Although it's unseasonably warm in many areas, it's October and winter is coming, so now is a great time to take out your notepads and give your rental properties the once over. Doing so before the harsh weather sets in could save you time, stress and money later.
According to fortune builders.com, and Zillow, HVAC issues, pest control, frozen pipes and overgrown trees are just a few of the problem that could plague you over the winter of 2017 and into next spring if you don't address them now.
Here are 7 Seasonal Tips:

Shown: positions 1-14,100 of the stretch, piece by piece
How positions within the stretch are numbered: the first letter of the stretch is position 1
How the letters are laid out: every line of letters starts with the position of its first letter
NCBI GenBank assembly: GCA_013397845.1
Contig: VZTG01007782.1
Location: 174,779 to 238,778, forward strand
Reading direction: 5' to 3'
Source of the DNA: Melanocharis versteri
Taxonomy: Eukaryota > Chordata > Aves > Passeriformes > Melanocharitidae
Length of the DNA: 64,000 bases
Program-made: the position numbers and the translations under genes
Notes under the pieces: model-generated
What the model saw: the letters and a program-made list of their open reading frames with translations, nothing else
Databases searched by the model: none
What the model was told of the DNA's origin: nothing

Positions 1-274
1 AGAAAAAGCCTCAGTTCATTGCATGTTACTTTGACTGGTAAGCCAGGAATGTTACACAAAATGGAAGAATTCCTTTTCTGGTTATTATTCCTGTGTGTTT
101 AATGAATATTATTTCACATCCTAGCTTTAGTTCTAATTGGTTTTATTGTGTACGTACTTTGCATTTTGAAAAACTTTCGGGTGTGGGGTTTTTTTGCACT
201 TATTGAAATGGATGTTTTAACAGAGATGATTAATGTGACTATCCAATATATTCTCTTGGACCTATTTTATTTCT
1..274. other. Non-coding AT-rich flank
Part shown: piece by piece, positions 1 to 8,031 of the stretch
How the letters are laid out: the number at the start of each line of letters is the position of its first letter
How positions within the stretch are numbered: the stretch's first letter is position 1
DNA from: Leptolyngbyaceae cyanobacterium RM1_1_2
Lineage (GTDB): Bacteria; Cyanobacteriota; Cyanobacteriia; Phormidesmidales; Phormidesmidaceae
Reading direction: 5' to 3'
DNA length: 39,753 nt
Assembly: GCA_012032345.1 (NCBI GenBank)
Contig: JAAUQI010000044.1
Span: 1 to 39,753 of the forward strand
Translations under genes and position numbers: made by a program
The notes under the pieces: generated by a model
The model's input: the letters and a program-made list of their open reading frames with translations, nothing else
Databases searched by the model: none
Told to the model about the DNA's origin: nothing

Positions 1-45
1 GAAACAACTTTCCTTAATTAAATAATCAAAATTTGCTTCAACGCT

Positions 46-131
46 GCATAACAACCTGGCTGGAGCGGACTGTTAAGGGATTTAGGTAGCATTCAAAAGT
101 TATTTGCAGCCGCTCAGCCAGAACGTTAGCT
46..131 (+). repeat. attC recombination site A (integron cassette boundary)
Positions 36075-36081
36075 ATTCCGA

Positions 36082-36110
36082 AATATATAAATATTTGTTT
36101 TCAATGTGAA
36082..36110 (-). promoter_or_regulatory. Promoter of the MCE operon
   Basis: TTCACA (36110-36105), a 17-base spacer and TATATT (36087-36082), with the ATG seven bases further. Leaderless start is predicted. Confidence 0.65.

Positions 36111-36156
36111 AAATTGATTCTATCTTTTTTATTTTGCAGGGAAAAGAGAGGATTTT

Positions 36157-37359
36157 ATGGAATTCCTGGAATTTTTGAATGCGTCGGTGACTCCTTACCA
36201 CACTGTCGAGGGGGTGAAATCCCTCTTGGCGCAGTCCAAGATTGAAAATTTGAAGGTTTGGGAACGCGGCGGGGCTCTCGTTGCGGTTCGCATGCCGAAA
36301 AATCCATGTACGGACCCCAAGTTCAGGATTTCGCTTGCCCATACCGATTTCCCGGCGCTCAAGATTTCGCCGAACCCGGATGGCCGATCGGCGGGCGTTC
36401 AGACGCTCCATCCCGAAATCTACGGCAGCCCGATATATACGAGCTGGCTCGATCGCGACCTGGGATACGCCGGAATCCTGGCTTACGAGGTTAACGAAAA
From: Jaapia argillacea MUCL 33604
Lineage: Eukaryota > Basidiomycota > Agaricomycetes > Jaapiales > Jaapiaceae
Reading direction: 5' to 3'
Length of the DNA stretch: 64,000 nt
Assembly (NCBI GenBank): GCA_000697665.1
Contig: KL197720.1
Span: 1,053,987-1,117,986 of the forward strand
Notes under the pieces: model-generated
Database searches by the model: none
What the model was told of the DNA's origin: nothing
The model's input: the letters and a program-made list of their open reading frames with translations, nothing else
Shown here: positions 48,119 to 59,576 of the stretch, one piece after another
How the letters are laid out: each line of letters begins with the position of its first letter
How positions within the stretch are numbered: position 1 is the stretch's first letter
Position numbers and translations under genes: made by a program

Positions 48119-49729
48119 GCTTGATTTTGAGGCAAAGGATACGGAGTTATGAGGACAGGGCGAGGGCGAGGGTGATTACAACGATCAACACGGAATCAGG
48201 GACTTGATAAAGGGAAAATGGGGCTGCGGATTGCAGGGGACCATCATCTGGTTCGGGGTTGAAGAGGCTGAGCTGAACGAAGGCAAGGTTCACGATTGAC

Let's begin with your heating and air or HVAC. Change your air filters. They are designed to trap particles smaller than a seed and protect the internal engine. Experts suggest that you toss out those old, dusty filters every three months. I usually try to comply but ended up stretching it to six months instead. Not a wise move because by the time I pull them out, the old filters are nothing short of - disgusting. Clogged filters can shorten the life of the unit. It's difficult to control filter replacement at rental properties, although I do send out reminders and even purchase the filters if necessary to encourage timely compliance. Seasonal maintenance is another step that experts say is worth paying for up front, especially if your HVAC units are older. The last thing you want to get is a call in the middle of the night, saying children are sleeping in the cold! At that point you've got an emergency on your hands and repair crews will likely be booked solid, leaving you with an extra fee for same-day or overnight emergency service. Annual maintenance plans can cost upwards of 150 dollars a year. Keep in mind that some manufacturers may require routine maintenance to validate their warranty. Check the paperwork on each unit to see if this is a requirement for your coverage.